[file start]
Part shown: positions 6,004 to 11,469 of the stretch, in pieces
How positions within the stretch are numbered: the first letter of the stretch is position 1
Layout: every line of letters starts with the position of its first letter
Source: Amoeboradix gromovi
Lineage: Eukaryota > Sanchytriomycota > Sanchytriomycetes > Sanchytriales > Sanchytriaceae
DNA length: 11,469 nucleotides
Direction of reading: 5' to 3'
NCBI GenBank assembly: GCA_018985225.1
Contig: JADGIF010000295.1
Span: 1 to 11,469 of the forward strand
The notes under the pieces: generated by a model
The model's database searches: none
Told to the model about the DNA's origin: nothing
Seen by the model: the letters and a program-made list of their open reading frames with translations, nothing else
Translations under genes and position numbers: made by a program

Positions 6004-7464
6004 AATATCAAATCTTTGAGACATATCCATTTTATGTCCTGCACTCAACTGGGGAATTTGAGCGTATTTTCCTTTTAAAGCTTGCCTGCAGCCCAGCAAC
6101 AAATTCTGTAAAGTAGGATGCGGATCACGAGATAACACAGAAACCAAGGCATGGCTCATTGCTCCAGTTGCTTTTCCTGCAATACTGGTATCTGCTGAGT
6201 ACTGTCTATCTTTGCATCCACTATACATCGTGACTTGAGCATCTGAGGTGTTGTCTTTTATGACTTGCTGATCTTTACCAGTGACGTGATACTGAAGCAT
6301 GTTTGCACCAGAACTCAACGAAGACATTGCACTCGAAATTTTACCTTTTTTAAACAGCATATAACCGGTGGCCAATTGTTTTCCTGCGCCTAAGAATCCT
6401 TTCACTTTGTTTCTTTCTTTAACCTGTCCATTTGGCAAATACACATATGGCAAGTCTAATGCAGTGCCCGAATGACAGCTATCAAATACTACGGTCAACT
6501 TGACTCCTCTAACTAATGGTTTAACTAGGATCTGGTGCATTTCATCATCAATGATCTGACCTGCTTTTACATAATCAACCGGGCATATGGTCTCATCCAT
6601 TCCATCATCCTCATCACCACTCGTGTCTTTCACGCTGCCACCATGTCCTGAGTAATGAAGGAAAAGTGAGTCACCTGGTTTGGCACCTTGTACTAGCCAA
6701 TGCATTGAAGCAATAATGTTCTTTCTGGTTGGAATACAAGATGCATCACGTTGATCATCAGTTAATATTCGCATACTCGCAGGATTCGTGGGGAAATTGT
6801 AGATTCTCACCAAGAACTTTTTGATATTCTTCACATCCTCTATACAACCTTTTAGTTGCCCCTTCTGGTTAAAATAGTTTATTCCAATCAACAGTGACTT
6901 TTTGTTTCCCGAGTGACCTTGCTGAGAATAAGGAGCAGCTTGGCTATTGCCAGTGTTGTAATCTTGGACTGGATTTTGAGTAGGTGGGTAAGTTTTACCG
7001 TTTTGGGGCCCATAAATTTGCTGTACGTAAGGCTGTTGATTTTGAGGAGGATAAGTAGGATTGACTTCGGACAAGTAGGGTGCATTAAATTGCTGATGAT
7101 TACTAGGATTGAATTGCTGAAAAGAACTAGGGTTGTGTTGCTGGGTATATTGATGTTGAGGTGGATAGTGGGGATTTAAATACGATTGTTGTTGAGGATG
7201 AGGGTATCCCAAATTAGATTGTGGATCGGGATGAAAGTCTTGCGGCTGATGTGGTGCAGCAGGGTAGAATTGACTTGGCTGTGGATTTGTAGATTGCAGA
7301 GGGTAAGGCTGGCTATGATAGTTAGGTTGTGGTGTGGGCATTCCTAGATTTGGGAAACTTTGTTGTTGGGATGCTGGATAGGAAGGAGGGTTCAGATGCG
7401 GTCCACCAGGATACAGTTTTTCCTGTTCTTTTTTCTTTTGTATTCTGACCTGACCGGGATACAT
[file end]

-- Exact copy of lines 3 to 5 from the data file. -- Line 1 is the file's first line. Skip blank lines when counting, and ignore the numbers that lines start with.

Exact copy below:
Layout: every line of letters starts with the position of its first letter
Source: Amoeboradix gromovi
Lineage: Eukaryota > Sanchytriomycota > Sanchytriomycetes > Sanchytriales > Sanchytriaceae